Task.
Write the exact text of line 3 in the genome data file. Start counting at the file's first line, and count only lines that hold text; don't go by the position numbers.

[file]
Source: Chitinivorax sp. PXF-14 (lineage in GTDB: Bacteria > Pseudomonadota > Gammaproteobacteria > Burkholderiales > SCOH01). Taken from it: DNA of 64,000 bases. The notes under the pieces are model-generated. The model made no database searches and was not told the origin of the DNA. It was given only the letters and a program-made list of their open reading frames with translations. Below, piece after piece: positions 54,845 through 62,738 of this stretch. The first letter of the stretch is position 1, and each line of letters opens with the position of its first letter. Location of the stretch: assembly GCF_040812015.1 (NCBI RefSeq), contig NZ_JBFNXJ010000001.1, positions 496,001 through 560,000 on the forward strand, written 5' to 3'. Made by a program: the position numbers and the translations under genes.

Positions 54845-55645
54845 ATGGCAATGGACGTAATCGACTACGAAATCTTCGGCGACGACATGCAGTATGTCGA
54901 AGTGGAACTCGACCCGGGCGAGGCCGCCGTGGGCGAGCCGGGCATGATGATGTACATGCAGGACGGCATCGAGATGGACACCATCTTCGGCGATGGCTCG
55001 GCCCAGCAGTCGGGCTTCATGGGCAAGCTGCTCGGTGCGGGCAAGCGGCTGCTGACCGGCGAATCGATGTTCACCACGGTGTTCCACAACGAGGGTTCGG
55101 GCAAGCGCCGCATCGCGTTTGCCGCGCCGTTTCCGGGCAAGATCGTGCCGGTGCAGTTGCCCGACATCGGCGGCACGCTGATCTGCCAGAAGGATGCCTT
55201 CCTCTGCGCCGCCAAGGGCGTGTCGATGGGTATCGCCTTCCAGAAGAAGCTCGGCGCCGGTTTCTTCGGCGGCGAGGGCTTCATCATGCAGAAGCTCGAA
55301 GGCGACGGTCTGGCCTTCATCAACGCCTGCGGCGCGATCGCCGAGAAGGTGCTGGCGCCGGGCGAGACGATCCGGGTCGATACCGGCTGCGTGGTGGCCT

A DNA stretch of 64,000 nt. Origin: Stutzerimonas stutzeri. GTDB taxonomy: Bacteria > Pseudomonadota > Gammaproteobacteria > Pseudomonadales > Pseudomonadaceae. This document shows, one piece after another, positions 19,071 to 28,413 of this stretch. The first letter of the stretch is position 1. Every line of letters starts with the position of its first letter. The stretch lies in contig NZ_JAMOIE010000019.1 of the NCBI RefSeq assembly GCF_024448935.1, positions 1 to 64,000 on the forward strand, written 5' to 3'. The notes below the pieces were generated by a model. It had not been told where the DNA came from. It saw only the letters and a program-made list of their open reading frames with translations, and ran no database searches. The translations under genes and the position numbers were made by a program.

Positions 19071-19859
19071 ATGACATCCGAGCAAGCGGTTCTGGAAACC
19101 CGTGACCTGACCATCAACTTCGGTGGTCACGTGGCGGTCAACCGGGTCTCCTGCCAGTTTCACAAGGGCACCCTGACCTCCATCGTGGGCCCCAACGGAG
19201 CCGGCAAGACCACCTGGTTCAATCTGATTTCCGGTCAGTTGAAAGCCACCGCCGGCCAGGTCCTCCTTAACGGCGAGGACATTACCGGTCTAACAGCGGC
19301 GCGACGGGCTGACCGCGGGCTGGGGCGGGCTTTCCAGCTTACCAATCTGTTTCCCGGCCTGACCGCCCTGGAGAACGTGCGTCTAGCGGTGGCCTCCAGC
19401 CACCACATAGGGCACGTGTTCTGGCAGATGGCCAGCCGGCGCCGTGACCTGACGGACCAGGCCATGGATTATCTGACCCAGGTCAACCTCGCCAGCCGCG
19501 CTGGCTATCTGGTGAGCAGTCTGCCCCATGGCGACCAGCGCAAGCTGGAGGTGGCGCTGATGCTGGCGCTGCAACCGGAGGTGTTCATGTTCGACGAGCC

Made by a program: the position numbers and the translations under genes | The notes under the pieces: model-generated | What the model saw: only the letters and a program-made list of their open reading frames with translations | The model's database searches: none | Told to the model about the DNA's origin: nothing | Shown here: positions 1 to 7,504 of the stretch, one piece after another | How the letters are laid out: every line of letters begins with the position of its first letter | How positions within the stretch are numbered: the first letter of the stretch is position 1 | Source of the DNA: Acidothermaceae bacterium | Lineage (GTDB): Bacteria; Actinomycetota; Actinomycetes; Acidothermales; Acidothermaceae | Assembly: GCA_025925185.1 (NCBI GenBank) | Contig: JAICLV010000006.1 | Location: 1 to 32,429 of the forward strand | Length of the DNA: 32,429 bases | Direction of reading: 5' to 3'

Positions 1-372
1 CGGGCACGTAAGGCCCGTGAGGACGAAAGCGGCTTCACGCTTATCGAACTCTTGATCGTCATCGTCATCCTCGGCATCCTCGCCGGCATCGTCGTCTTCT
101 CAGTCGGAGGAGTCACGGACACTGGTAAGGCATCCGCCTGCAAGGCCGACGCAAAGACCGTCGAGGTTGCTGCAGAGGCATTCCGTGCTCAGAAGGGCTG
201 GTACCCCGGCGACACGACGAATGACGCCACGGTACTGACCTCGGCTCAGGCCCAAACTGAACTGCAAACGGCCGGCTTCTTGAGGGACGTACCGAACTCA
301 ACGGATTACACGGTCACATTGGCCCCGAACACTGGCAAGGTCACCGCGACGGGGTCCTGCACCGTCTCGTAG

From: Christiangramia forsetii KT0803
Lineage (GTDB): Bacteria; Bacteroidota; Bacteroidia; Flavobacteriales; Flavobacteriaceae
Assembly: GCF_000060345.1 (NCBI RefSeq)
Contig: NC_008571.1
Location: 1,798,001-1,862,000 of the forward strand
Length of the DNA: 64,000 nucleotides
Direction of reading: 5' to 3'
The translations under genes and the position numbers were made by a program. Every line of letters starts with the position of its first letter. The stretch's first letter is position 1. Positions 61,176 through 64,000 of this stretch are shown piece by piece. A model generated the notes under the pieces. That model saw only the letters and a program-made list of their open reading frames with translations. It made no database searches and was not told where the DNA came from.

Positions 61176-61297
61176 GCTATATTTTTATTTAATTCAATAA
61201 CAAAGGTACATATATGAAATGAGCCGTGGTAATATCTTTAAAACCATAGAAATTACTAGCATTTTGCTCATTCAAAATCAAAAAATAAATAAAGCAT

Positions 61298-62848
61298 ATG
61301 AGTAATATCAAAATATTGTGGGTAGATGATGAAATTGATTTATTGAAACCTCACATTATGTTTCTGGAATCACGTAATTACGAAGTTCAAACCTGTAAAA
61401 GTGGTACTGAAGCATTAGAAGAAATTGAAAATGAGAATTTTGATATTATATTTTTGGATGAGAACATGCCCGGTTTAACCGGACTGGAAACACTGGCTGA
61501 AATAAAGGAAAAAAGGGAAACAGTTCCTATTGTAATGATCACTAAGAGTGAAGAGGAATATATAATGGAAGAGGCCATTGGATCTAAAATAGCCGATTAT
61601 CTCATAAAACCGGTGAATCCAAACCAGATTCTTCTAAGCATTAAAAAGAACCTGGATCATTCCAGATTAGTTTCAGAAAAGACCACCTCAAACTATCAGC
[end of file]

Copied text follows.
54845 ATGGCAATGGACGTAATCGACTACGAAATCTTCGGCGACGACATGCAGTATGTCGA